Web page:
Invest Your Golden Time in Transferable Skills

Invest Your Golden Time in Transferable Skills

As the world of technologies goes very fast. We need to stay up to date with technology. 

Every day, we learn programming languages, frameworks, and libraries.

The more modern tools we know “the better”.

Time is limited, nonrenewable and you cannot buy more of it.

Technology is moving faster than ever before.

To catch up, we need to run very fast. This race has no winners because it has no end.

So, Invest your golden time in transferable skills. Skills that will always be relevant.

Instead, reading a lot of books about frameworks, libraries, etc. Focus on books that teach you the fundamentals.

Example:

  • Instead of new programming language focus on Clean Code, Design Patterns, DDD
  • Instead of Docker learn more about Continuous Delivery
  • Instead of Angular learn more about Web, HTTP and REST
  • Instead of Microservices frameworks focus on Evolutionary Architecture

In this article I will share with you five excellent books, that changed my life, which teach the fundamentals:

1- The Pragmatic Programmer by David Thomas and Andrew Hunt 

The Pragmatic Programmer Book

The Pragmatic Programmer is one of those rare tech books you’ll read, re-read, and read again over the years. 

Whether you’re new to the field or an experienced practitioner, you’ll come away with fresh insights each and every time.

This book will teach not about codes, sometimes you can read but the main idea is to be a better programmer and think better, crack the problems, think about algorithm by yourself. 

There is not much to say, see the first edition was written 20 years ago and when you start reading you see the quality of the book.

Its divided in some topics inside some subjects. You can read by look or follow cover to the end.

This book does not have a specific language or a ‘recipe’ to follow, actually it will open your mind to think better.

I think this book is a must for every programmer.

2- Clean Code: A Handbook of Agile Software Craftsmanship by Robert C. Martin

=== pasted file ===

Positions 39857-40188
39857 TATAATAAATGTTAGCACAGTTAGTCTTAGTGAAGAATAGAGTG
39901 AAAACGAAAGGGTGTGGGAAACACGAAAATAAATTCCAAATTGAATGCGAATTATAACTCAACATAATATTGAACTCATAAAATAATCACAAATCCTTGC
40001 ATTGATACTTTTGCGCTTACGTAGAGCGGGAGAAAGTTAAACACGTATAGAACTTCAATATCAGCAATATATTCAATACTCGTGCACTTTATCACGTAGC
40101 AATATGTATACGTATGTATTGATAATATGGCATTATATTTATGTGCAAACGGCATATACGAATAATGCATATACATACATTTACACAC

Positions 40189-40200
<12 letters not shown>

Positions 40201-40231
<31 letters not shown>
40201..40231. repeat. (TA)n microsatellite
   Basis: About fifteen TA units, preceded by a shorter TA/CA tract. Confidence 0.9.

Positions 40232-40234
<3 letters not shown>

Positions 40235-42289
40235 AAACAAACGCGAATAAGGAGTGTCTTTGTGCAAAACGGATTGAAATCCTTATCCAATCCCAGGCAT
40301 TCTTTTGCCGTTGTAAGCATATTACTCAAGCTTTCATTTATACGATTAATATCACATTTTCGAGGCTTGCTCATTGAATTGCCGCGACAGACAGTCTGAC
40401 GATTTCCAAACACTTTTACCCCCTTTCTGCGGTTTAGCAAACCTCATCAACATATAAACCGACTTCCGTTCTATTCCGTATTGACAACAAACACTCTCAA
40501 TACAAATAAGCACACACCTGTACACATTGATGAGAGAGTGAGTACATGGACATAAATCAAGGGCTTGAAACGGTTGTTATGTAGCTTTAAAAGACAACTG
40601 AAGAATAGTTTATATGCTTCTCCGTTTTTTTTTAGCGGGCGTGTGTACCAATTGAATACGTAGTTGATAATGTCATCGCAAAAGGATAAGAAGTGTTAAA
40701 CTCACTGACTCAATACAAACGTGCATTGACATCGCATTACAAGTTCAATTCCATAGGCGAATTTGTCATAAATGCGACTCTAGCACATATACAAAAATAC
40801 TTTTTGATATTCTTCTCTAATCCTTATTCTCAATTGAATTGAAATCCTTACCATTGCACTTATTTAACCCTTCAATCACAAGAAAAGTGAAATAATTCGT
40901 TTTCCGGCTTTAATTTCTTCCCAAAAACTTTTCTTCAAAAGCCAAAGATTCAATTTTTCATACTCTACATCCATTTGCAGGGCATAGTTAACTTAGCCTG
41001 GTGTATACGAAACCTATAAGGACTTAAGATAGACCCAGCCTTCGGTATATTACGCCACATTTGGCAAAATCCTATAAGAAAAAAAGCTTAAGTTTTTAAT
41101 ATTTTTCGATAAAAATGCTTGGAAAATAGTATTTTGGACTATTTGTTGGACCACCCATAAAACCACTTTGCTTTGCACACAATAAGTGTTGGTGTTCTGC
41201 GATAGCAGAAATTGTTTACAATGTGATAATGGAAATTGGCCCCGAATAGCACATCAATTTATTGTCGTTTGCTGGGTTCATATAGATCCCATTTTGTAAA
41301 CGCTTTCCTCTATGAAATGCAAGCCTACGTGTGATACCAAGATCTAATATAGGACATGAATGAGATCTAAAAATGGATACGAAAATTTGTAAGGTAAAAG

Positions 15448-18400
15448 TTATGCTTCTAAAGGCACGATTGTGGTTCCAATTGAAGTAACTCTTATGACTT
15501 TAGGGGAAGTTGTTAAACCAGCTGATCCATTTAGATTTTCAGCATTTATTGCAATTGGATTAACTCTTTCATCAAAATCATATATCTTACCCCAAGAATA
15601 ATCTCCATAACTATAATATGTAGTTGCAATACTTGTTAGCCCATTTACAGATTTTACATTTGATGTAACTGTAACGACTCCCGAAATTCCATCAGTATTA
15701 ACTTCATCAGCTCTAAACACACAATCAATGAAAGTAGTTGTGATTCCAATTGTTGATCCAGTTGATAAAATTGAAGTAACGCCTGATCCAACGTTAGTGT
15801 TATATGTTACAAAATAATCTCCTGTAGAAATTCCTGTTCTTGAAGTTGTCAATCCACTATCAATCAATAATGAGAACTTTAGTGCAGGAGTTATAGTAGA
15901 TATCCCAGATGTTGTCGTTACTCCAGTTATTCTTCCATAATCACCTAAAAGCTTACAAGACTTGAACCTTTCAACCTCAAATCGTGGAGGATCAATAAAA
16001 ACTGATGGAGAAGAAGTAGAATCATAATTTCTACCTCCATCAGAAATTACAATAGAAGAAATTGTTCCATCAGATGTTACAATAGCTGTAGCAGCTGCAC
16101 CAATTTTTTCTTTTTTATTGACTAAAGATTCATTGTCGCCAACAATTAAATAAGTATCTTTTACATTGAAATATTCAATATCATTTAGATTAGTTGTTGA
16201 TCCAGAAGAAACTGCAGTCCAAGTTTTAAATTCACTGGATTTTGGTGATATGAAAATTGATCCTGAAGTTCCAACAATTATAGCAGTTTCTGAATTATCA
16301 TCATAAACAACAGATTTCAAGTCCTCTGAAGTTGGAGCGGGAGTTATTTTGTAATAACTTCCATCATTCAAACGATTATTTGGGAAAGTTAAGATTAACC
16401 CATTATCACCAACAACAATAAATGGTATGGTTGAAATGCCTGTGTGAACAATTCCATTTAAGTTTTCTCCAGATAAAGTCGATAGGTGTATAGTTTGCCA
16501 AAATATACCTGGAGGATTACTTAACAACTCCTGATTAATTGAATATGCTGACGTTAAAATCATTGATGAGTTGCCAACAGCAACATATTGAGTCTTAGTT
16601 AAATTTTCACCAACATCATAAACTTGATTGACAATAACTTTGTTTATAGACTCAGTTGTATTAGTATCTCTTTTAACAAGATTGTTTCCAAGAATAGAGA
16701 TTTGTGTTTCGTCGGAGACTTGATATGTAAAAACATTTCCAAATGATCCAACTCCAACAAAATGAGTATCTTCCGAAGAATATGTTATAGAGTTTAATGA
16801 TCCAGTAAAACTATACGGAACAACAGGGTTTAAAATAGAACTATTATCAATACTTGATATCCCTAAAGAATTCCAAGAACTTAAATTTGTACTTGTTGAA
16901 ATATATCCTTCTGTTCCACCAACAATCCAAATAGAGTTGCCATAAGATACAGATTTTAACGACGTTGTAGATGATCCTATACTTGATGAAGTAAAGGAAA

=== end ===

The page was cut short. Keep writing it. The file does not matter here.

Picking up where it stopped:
Clean Code: A Handbook of Agile Software Craftsmanship

Even bad code can function. But if code isn’t clean, it can bring a development organization to its knees. 

Every year, countless hours and significant resources are lost because of poorly written code. But it doesn’t have to be that way.

This book’s biggest strength is that it includes tons of code examples, including some long and in-depth ones. 

Instead of just listing rules or principles of clean code, many of the chapters go through these code examples and iteratively improve them. 

This book is a must-read for every professional software developer.

Strongly recommended!

3-Head First Design Pattern by Eric Freeman, Kathy Sierra

Head First Design Pattern

This book is a fast-track to design patterns, battle-proven solutions to commonly occurring problems in software design. 

The book presents a complicated topic in a fun, readable and practical way. 

Head First Design Patterns uses a visually rich format designed for the way your brain works, not a text-heavy approach that puts you to sleep.

Must-read for every developer doing OO design.

4-The Clean Coder by Robert C. Martin

The Clean Coder

This book contains practical advice about everything from estimating and coding to refactoring and testing. 

You will learn how to communicate, estimate and deal with difficult situations at work.

The Clean Coder will help you become one of the best professional and earn the pride and fulfillment that they alone possess.

5-Continuous Delivery By Jez Humble and David Farley

Continuous Delivery

This book sets out principles and technical practices that enable rapid delivery of software to users. 

Through automation of the build, deployment, and testing process.

Jez Humble and David Farley begin by presenting the foundations of a rapid, reliable, low-risk delivery process. Next, they introduce the “deployment pipeline,” an automated process for managing all changes, from check-in to release. 

Finally, they discuss the “ecosystem” needed to support continuous delivery, from infrastructure, data and configuration management to governance.

This book will help you to deliver fast and effectively.

Conclusion:

The longer a technology is on the market, the safer investment it is.

Don’t harry to learn new technology, it has a high probability of dying.

Time is your best advisor. Learn to wait.

Frameworks, libraries and tools come and go. Time is precious.

So, Invest 70% percent of your time on fundamentals and 30% on frameworks, libraries and tools.

Bonus:

The working environment of an average programmer entails sitting around a desk for long hours surrounded by gadgets. 

The reality here is that, there is a huge possibility of programmers developing certain health conditions and computer related injuries.

From my personal experience, I am suffering sometimes from back pain, caused by long hours sitting in front of my computer, sometime with a wrong position.

I recommend a Posture Corrector to regain proper posture which can help to prevent the onset of back, neck and shoulder pain. The Posture Corrector helps provide alignment while sitting, standing, lying down or during your other daily activities.


I write one article per week about programming, thanks for supporting me on patreon, by being my contributor 🙂

Some related articles you might interest in :

1– 4 Practical Books for Software Architecture

2-The Design Cannot Be Taught

3– 6 Best Programmers of All Time

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